Each group that comes to serve with Healing Haiti has certain donations assigned to them, depending on the need at that time. Our assignment was to fill "goodie bags" for the 40+ staff down here, and thanks to so many generous friends and family our group did an amazing job collecting all kinds of toiletries to fill these bags with, things like shampoo, soap, toothbrushes, hand sanitizer, lotion, bug spray, etc. We filled our bags for the staff the other night but still had boxes of things leftover. So when the idea of going to General Hospital came up, and we realized we could pack more goodie bags for people at the hospital, we knew it was meant to be. Even though we all had an amazing water truck day on Thursday and couldn't wait to do it again, I did not hear one complaint of disappointment all day from anyone on our team.
We headed to the hospital, stopping along the way for water to bring with us. They don't have bottled water here like we are used to; rather, they have water in small plastic baggies. We asked our driver Maxim how much water we could get for $10, and he came back with 6 giant bags, each full of about 50 small bags of cold water. What a deal!
We arrived at the hospital, a place no one on our team had been before (which is rare since several members of our team have been here multiple times.) We didn't quite know what to expect but came with willing hearts to serve in any way we could. It seems that often when we arrive at a new place it takes a few minutes to settle in and get a feel for how best to help. We were in a children's "wing" (2 rooms with about 50 beds/cribs), most being infants or toddlers but a few a little older. Most of them had their parents with them but a few did not. We started passing out packets of cold water as well as the goodie bags. We came with a large bag full of goodie bags but they were quickly gone. We then started doing whatever we could to bring joy to the patients and their parents. We held babies, brought smiles to the children's faces, massaged the moms, painted toenails (even Travis got some nail painting in - blue polish of course), clipped nails, sang to some, and prayed over others. It's hard to even describe to you what we saw in there but I will try to mention a few stories.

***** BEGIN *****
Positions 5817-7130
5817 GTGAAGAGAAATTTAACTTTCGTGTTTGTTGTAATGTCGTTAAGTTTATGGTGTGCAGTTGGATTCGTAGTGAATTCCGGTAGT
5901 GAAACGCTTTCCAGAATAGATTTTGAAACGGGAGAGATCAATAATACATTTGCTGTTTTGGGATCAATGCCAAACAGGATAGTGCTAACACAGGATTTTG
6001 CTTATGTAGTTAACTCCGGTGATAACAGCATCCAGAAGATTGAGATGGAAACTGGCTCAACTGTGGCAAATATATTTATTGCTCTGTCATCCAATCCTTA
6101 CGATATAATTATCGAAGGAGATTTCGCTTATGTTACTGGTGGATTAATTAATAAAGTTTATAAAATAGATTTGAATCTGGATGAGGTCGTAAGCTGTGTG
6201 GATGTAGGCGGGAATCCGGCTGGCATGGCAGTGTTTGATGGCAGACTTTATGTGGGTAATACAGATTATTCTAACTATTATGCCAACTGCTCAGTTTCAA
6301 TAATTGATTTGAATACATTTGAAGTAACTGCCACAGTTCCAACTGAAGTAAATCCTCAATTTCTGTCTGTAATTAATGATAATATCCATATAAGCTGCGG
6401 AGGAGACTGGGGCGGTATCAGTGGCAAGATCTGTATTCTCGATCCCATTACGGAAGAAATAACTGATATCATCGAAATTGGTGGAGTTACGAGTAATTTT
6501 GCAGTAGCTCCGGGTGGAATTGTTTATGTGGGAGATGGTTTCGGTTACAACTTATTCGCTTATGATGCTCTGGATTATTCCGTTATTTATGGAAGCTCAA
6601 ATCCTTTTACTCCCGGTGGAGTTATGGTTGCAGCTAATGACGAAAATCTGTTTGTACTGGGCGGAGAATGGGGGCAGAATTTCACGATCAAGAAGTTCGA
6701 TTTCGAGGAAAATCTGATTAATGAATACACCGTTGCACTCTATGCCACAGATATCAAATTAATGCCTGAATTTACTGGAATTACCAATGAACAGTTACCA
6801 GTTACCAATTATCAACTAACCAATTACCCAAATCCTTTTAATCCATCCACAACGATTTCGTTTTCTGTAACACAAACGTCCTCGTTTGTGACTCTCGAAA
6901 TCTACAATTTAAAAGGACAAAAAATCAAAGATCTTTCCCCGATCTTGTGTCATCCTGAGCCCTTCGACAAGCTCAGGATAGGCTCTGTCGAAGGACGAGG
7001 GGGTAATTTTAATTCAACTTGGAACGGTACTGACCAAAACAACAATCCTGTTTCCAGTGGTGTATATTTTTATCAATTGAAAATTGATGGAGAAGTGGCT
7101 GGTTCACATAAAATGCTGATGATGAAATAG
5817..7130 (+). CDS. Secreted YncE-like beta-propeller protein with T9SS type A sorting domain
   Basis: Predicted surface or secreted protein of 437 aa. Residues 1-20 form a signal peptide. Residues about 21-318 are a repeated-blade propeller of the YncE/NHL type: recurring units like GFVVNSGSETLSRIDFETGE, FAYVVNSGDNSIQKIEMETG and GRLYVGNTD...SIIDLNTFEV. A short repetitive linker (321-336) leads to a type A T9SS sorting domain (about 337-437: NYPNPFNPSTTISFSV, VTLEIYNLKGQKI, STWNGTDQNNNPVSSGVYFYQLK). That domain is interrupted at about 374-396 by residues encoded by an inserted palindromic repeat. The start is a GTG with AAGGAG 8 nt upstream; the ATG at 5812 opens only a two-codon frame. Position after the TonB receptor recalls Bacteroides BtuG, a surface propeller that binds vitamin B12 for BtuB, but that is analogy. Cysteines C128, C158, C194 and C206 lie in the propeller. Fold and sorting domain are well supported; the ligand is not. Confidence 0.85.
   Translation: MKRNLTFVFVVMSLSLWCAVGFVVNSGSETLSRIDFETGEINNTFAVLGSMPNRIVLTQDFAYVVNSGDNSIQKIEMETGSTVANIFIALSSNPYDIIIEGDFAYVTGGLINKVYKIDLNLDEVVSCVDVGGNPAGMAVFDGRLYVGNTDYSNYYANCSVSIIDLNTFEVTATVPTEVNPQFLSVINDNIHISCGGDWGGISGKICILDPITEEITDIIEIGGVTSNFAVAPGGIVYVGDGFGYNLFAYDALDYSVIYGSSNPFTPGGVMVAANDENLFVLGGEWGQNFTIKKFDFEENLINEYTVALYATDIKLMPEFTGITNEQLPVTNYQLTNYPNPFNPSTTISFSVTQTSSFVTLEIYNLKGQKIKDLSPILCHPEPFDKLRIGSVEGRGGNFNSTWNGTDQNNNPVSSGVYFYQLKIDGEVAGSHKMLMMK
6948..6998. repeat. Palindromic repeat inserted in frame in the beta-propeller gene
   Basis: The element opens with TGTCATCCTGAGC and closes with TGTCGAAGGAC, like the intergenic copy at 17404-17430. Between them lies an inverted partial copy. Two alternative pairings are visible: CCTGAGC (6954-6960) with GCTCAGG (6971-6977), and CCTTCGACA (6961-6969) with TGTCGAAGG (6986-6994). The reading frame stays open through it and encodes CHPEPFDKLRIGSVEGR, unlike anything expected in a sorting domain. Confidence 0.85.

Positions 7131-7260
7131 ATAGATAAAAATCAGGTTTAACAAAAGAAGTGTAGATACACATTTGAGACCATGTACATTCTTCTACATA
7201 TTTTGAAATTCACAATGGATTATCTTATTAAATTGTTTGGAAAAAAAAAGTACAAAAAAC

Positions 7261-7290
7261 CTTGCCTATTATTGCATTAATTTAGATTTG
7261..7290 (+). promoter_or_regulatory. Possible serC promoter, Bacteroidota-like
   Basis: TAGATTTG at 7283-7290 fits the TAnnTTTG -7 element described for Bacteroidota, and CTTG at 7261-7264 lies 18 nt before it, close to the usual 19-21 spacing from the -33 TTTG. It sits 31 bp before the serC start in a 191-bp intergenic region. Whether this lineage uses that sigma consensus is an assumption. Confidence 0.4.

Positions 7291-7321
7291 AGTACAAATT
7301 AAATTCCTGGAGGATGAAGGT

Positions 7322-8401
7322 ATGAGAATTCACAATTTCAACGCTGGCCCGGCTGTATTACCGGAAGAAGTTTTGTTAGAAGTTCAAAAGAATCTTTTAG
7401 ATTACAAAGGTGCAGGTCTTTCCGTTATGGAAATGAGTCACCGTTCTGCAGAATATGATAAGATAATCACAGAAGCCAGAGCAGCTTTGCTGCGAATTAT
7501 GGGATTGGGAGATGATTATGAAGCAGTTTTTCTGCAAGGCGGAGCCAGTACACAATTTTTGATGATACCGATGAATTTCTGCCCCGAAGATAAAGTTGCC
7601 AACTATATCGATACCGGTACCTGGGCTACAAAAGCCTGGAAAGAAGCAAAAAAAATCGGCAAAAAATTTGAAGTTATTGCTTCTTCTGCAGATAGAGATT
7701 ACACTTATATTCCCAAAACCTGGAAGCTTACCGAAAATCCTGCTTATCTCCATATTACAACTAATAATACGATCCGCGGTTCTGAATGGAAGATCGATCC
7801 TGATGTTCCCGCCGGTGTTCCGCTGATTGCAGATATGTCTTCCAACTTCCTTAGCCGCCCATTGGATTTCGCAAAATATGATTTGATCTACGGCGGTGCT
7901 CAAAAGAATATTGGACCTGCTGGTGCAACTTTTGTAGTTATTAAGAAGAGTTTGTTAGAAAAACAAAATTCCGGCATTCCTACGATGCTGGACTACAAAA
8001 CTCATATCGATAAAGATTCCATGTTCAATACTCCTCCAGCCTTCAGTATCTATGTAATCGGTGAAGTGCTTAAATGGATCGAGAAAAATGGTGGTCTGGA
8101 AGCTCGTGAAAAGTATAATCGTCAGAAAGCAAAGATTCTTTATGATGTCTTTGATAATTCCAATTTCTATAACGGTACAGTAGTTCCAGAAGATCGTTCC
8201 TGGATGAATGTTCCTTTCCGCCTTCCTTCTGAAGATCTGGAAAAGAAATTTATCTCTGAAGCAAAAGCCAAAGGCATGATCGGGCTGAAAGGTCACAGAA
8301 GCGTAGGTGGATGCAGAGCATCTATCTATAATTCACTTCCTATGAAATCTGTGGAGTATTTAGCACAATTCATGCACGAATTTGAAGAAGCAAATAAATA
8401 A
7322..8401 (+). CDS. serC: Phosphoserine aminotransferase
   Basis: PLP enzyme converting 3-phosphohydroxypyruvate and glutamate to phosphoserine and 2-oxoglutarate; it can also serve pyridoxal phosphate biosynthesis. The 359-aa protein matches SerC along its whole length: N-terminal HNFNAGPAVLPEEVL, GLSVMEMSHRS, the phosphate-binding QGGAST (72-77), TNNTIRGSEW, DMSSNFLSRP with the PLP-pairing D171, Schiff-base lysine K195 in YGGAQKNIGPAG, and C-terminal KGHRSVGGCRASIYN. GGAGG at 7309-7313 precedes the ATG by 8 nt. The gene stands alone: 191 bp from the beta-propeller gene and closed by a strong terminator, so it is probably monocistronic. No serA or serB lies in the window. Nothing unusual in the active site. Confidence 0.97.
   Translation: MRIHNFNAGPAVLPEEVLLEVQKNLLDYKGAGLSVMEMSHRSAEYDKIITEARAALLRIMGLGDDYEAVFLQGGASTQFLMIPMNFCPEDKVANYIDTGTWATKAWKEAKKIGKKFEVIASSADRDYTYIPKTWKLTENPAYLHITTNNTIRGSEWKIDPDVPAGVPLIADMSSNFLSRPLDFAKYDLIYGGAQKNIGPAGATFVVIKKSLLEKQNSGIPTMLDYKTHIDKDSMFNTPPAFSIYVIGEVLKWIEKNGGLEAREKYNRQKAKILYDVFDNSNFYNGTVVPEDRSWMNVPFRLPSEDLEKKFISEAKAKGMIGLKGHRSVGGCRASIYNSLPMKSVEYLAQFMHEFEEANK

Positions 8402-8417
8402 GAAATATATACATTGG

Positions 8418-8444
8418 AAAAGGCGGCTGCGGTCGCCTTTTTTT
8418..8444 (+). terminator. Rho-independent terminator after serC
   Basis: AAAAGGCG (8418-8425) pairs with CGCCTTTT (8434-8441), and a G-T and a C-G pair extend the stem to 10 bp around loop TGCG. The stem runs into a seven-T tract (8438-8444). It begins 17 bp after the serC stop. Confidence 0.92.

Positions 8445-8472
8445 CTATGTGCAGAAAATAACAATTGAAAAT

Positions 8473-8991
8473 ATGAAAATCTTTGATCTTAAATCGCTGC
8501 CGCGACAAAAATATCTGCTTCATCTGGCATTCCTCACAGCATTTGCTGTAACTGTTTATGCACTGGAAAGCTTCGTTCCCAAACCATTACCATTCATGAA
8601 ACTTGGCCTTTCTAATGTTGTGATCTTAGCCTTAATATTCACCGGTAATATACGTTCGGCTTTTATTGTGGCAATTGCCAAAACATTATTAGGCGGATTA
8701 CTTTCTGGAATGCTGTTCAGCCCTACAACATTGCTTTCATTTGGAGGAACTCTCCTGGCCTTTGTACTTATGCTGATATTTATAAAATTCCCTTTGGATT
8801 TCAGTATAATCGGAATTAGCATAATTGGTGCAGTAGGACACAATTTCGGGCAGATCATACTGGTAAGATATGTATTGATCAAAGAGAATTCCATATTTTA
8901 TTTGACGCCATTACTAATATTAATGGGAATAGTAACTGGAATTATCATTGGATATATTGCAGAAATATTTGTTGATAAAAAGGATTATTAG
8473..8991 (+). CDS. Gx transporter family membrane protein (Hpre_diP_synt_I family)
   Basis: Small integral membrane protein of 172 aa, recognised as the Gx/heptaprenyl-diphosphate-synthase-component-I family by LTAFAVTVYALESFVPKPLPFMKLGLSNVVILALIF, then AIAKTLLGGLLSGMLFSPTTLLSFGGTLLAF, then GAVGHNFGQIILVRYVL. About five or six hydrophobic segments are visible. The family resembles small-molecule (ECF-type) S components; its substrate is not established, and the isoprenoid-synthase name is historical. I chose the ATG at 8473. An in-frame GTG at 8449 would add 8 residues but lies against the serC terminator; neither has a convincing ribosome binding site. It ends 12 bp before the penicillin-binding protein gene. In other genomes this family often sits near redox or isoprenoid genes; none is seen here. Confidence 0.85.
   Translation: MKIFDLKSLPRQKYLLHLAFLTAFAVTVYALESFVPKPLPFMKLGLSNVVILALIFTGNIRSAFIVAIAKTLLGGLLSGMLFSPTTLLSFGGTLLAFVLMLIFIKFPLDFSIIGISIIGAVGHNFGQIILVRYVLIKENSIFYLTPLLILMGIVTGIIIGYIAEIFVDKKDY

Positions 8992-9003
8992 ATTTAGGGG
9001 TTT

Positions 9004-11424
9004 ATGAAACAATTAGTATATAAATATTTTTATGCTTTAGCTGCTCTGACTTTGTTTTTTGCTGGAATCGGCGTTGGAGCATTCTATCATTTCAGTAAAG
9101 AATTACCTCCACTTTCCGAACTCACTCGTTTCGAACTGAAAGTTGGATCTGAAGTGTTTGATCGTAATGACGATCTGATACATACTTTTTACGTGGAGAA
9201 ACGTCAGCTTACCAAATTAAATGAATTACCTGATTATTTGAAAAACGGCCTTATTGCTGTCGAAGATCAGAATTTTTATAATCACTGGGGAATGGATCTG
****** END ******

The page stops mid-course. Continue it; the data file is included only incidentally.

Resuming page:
I held a baby there for awhile that was about 2 months old. Her mom was there as well but I wanted to give her a break. I assumed it was a girl by the pink outfit she had on. As I was holding her I could tell the baby was filling her diaper, no problem. I gave it a few more minutes and then asked the mom if I could help change her diaper. She agreed and then started to take her baby's diaper off. She didn't seem to be getting a new diaper out so I went to ask our driver/translator Maxim to ask the hospital staff for one. He said they don't have any, that patients have to bring all their own supplies. It broke my heart to go back to the lady and tell her I had no diaper (which I'm sure she expected, but still.) I also realized that the baby I thought was a girl due to her pink onesie was actually a boy. I realize that a pink outfit on a boy is not that big of a deal, especially here in Haiti where some kids are lucky to have ANY clothes, but it was just one more reminder of the things we take for granted, like a closet full of gender-appropriate clothes and access to an abundance of new diapers.
We saw one baby girl with a cleft palate, another with intestines hanging out of his body, and so many more serious conditions so treatable in the U.S, but perhaps the most heart-breaking of all was one baby girl with hydrocephalus. She was laying in a bed all alone, and based on the condition of her eyes and skin, it was just a matter of time. My heart was breaking as I saw her condition, thinking about a good friend whose daughter also has head/brain issues but access to world-class medical care. My emotions ranged from gratefulness for what we have in the U.S. to sadness and anger that this little one who Jesus loves just as much was laying helpless and alone in a hospital bed. I don't know the full story but God does and his ways are so much higher than ours. We prayed over this little girl, all we could do was leave her in God's hands.
After spending the morning at the hospital, we headed up the mountain, making a few stops on the way for some souvenirs. We had a lot of fun as a team, bartering with the vendors and even building relationships with some. When we got to the top of the mountain we looked out over the city, a city with such amazing beauty but also such poverty, a city full of people loved by God.
There are so many other stories I could share from the day, but it all boils down to the fact that our visit to General Hospital was truly orchestrated by God. From the extra supplies and water we had to the joy we brought the patients and their parents, God truly multiplied our efforts today in a modern day "Feeding of the 5000." Thank you, Jesus, for working through us today.
"They said to him, 'We have only five loaves here and two fish.' And he said, 'Bring them here to me.' Then he ordered the crowds to sit down on the grass, and taking the five loaves and the two fish, he looked up to heaven and said a blessing. Then he broke the loaves and gave them to the disciples, and the disciples gave them to the crowds. And they all ate and were satisfied. And they took up twelve baskets full of the broken pieces left over. And those who ate were about five thousand men, besides women and children." Matthew 24:17-21
Glwa pou Bondye (Glory to God),